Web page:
17 He went down with them.
He stood on a level place.
A great crowd of his disciples
and a great multitude of the host
from all of Judea
and the coast of Tyre to Sidon.
18 They came to hear him
and to be healed from their sicknesses.
Those troubled from unclean breaths were cured.
19 All the crowd kept seeking to seize him
kept going out
and he was healing all.
20 He lifted his eyes
into his disciples.
He was saying:
Godlike in happiness,
because to you is the Dominion of Elohim.
21 Godlike in happiness,
because you will be satisfied.
Godlike in happiness,
because you will laugh.
22 Godlike in happiness you are
whenever they hate you,
whenever people do,
and whenever they cut you off,
and insult you,
and throw out your name
on account of the son of adam.
23 Rejoice in that day
your reward is in the heaven.
According to the same things
they were doing to the prophets
their fathers did.
Woe to you,
because you are receiving your summons.
25 Woe to you,
the filled up,
because you will be hungry.
because you will mourn and wail.
whenever they speak well of you,
all of them,
according to the same things
they kept doing to the false prophets
their fathers did.
A Question or Two:
- Why does Matthew have a Sermon on the Mount when Luke has a Sermon on the Plain?
- Why is that not the only difference between the sermons?
Some Longer Reflections:
Jesus is teaching and healing. And the people are seeking to seize him.
Their motivation would appear to lie in his restorative actions. They see in him the sign that God is acting to turn the world right-side-up.
The word that I’ve translated as “seized” needs a closer look. The word in Greek is ἅπτεσθαι, which is the root from which the word “haptics” on my Apple watch comes. In its mildest forms, it refers to the act of touching. It means “to lay hands on,” and thus I translate it as “seized.”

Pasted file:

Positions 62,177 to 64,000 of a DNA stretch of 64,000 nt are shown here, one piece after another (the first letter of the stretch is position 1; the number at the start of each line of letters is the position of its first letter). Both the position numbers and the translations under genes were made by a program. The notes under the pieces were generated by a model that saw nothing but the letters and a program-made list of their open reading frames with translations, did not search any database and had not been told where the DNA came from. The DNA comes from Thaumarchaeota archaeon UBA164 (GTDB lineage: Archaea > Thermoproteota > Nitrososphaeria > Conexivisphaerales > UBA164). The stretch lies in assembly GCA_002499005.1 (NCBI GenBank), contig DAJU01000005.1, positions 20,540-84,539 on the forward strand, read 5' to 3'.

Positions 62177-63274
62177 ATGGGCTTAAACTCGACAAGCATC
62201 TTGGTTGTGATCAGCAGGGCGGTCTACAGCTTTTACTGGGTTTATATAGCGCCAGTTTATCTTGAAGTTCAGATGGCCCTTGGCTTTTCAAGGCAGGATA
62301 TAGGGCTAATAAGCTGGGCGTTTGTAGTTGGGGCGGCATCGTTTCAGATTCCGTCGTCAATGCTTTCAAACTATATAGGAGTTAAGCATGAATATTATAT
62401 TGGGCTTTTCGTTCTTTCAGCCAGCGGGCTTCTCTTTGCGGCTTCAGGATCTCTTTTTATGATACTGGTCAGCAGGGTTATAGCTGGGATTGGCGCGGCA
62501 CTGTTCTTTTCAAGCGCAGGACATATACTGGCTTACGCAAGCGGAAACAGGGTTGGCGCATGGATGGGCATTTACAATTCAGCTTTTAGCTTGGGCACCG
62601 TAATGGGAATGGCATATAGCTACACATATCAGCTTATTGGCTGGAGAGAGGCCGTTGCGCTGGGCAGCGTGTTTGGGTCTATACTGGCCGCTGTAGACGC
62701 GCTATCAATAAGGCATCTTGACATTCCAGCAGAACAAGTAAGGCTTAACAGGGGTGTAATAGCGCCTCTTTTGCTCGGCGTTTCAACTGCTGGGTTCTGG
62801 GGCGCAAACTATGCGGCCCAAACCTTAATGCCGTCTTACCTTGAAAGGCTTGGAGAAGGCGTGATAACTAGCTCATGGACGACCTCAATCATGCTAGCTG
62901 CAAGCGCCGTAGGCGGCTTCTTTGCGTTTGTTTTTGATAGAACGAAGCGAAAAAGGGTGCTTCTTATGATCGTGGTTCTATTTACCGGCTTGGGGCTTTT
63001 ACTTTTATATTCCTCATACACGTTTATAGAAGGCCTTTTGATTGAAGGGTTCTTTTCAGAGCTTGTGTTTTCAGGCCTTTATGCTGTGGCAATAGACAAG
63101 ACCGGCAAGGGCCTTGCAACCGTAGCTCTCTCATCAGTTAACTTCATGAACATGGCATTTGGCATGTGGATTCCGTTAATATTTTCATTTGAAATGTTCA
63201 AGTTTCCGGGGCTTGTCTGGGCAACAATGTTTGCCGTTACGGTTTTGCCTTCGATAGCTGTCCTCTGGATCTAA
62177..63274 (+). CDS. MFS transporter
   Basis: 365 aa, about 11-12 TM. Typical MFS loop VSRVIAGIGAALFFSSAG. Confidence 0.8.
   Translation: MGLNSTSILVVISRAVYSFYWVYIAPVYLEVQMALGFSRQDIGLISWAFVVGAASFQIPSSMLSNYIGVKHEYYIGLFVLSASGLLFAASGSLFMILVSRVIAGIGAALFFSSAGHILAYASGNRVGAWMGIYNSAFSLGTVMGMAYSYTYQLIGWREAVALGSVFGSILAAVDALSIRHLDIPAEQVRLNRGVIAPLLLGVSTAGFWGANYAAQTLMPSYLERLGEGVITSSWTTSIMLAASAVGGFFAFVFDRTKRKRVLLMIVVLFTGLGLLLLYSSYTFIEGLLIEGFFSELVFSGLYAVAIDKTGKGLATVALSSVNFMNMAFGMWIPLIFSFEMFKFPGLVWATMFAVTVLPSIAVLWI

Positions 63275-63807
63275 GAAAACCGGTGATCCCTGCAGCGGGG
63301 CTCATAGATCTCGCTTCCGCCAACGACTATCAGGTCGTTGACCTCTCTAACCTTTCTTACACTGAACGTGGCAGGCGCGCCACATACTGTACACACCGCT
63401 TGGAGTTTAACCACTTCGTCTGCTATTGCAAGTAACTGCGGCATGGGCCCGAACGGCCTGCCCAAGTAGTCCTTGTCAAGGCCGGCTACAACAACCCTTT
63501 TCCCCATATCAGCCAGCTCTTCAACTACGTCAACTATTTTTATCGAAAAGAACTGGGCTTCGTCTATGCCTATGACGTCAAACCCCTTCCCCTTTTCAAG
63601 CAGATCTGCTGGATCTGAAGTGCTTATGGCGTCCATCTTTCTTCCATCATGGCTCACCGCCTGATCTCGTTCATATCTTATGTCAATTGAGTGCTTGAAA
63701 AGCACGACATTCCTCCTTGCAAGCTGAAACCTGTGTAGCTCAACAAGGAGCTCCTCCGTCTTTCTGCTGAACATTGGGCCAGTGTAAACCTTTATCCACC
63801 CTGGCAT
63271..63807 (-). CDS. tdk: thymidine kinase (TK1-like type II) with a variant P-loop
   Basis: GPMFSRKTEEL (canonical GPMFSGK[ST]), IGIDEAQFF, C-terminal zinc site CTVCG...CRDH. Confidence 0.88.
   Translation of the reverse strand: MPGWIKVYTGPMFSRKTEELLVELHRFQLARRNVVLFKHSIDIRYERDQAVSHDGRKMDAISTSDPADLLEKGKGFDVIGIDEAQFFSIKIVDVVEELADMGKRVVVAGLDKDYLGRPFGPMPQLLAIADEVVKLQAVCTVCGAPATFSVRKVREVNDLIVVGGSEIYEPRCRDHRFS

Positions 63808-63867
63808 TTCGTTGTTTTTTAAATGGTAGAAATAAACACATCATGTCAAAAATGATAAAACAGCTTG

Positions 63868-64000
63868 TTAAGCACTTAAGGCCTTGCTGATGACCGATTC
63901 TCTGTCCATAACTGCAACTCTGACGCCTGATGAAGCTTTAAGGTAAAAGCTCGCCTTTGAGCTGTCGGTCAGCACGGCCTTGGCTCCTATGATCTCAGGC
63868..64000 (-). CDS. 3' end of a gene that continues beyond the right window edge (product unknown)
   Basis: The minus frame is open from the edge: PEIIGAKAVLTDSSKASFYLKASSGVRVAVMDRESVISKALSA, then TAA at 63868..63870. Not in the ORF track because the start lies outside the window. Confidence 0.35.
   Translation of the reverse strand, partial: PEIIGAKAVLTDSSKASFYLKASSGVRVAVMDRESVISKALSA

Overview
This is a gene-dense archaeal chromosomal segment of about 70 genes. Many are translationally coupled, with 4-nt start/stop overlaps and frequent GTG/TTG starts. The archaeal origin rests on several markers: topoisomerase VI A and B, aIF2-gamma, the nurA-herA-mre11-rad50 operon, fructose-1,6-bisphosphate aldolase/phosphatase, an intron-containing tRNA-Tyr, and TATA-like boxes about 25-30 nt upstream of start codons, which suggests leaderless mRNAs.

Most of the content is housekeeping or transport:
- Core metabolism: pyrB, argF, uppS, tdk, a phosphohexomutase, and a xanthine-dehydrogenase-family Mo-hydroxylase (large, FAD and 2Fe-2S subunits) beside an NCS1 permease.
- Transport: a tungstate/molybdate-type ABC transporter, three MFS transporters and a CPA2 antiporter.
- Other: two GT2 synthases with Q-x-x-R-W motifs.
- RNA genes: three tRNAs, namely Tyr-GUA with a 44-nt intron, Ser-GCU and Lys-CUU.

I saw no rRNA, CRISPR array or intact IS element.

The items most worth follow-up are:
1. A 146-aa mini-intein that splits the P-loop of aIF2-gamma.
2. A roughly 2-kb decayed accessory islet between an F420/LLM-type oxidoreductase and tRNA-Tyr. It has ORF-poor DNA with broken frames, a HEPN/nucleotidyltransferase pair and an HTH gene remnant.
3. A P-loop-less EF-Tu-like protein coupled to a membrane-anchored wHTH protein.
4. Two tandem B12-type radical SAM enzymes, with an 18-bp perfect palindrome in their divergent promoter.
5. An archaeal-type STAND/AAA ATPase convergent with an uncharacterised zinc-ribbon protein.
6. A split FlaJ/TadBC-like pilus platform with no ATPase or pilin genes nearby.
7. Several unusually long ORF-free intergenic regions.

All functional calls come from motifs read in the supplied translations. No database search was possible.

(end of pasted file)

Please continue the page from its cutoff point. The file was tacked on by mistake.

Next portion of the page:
I was working with a group of pastors this past week, and one of them suggested that post-Super Bowl interviews offer the best look at what ἅπτεσθαι means. Key players are surrounded by reporters, players, fans, police officers, team staff: lots of people. Key players are surrounded (more significantly) by furious excitement. The Super Bowl is like that. Even if the game is dull, the event is a spectacle, and that spectacle if focused on the quarterback. In the interview, the pastor noted, people all around were grabbing at the quarterback, laying hands on him.
I think that pastor is right. Jesus was being mobbed.
And then Jesus delivers his Sermon on the Plain. The structure is interesting: three blessings are followed by an elaborate fourth blessing; three woes are followed by an elaborate fourth woe. These elaborate fourth steps are tied together in that they both refer to the prophets, true and false, and to the way people in the past received them.
This dance with the prophets of the past needs careful thought. It works well to imagine that true prophets announced woe and were therefore hated, which made them poor, hungry, and grief-stricken. And then, of course, false prophets announced blessings and were therefore spoken well of, which led to them being rich, well-fed, and filled with laughter.
But the prophets were more complicated than that. For one thing, the gospel of Luke (and all the gospels, in fact) is built out as midrash on the prophet Isaiah, who was held to be such a true prophet that at least two layers of later prophecy (named, not too creatively, Second Isaiah and Third Isaiah) were added to his life’s work long after his death. And Isaiah’s larger work is decidedly a mix of blessing and woe.